## Results

### Artificial cooling within the framework of maximum potential intensity theory

While the original MPI theory does not account for cooling of the SSTs due to the surface wind stress, the ocean-aware potential intensity (OPI) model35 does by updating the SST within the original framework based on the anticipated cooling due to vertical mixing. Figure 1 reveals the MPI and OPI for atmospheric temperature and moisture vertical profiles characteristic of the Gulf of Mexico in September (see Methods). MPI represents the ocean only through the static SSTs, while the three main parameters we explore in OPI are the initial SSTs, ocean mixed layer depths (MLD), and TC translation speed (i.e., forward motion speed). OPI is generally less than MPI, as self-induced SST cooling limits intensity. All else being equal, OPI increases for increasing base SST, MLD, and translation speed. The physical interpretation is that the deeper the MLD and the lower the residence time of the wind stress over the ocean, the less effective the wind stress is at cooling SSTs.

Figure 2 reveals the increase in Pmin (i.e., TC weakening) predicted by OPI and MPI if the entire mixed layer is cooled instantaneously by varying amounts down to the MLD. Regimes for which the increase in Pmin is greatest indicate for what TC and environmental conditions artificial cooling is most effective. The most pronounced results are also those for which OPI predicts the largest maximum intensities; that is, a deeper MLD, greater initial base SST, and faster translation speed. In the scenario of a 60 m deep MLD and translation speed of 4 m s−1 - typical of a Gulf of Mexico landfall - OPI predicts the possibility for a weakening of nearly 60 hPa due to mixed layer cooling. Further weakening is predicted if the subsurface water down to 100 m is cooled and for increasing the translation speed. Thus, based on OPI, fast-moving TCs over deep mixed layers would be the ideal cases to employ artifical vertical ocean mixing. Stated another way, the benefits of artificial cooling are more marginal for slowly translating TCs over thin mixed layers because the TC-induced cooling is already strong in these scenarios.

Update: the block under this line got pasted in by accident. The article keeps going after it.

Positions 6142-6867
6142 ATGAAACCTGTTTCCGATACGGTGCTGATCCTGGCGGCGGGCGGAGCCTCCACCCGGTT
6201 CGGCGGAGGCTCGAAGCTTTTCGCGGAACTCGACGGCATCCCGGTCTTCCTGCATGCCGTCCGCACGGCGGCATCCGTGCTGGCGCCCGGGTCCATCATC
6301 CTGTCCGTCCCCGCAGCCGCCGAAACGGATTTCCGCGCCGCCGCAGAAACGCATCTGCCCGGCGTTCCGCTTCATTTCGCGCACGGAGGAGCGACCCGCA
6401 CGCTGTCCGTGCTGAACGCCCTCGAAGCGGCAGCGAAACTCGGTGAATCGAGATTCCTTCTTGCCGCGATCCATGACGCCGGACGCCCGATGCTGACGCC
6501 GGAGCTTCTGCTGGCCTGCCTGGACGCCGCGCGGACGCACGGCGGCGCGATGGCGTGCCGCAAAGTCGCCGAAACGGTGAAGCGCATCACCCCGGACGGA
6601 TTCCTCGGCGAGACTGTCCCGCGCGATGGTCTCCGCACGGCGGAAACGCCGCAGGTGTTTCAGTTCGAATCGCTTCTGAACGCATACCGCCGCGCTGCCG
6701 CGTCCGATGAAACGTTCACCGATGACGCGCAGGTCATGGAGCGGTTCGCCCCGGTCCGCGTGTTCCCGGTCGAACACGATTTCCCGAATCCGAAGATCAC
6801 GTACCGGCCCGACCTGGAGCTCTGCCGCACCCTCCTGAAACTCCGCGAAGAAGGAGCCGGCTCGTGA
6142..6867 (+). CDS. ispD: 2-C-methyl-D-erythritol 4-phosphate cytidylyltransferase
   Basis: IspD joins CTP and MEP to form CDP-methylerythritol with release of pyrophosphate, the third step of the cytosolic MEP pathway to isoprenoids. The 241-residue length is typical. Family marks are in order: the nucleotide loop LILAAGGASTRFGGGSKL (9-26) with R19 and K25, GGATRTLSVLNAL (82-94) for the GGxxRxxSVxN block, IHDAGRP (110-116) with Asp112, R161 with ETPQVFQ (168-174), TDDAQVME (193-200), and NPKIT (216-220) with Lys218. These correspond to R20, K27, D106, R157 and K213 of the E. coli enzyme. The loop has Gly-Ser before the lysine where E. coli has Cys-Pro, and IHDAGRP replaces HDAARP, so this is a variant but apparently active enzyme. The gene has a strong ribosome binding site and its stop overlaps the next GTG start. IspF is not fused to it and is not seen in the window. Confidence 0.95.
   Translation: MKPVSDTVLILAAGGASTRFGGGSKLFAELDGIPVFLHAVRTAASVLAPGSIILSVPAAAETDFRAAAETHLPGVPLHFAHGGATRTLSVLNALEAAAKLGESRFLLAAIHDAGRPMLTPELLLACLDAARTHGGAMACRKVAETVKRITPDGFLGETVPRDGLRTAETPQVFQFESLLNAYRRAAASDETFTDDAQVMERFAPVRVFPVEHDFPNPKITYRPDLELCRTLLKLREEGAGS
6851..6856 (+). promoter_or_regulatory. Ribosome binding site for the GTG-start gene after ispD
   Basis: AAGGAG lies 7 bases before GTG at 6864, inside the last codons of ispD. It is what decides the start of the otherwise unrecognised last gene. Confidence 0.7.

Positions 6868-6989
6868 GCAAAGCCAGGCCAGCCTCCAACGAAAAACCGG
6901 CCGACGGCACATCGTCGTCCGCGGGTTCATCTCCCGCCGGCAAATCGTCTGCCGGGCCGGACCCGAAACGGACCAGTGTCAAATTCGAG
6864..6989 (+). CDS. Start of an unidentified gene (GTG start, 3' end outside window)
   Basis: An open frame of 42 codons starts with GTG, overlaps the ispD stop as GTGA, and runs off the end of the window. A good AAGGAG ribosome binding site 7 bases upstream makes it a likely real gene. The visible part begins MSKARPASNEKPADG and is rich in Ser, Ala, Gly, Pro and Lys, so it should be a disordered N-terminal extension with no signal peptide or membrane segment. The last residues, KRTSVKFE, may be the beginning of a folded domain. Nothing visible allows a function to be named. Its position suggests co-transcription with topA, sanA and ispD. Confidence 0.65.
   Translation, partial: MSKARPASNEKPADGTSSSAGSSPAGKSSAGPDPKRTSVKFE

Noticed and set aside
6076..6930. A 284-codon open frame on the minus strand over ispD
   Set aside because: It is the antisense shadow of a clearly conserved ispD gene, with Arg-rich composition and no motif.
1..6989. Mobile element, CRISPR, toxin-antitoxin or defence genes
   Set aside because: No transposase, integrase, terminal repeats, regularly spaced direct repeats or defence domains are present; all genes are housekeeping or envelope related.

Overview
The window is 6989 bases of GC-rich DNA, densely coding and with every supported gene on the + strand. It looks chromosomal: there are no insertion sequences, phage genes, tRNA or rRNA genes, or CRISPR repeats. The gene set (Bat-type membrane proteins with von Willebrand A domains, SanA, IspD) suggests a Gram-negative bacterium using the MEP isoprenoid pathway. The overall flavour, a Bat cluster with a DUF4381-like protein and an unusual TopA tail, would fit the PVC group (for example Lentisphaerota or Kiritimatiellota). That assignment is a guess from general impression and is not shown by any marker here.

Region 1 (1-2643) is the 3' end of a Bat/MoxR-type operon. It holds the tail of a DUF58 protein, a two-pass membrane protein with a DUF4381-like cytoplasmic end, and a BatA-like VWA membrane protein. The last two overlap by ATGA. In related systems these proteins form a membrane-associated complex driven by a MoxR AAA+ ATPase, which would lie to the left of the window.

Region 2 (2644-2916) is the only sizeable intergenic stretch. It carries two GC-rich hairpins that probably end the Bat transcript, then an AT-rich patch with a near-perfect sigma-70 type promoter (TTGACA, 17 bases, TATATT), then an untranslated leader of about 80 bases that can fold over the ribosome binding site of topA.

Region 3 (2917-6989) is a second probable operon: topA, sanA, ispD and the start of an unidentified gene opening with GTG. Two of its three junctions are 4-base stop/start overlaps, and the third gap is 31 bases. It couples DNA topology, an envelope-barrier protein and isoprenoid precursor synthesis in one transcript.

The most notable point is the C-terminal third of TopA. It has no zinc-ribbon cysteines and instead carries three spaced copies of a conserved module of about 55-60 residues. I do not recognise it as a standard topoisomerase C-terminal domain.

### Artificial cooling within the framework of realistic simulations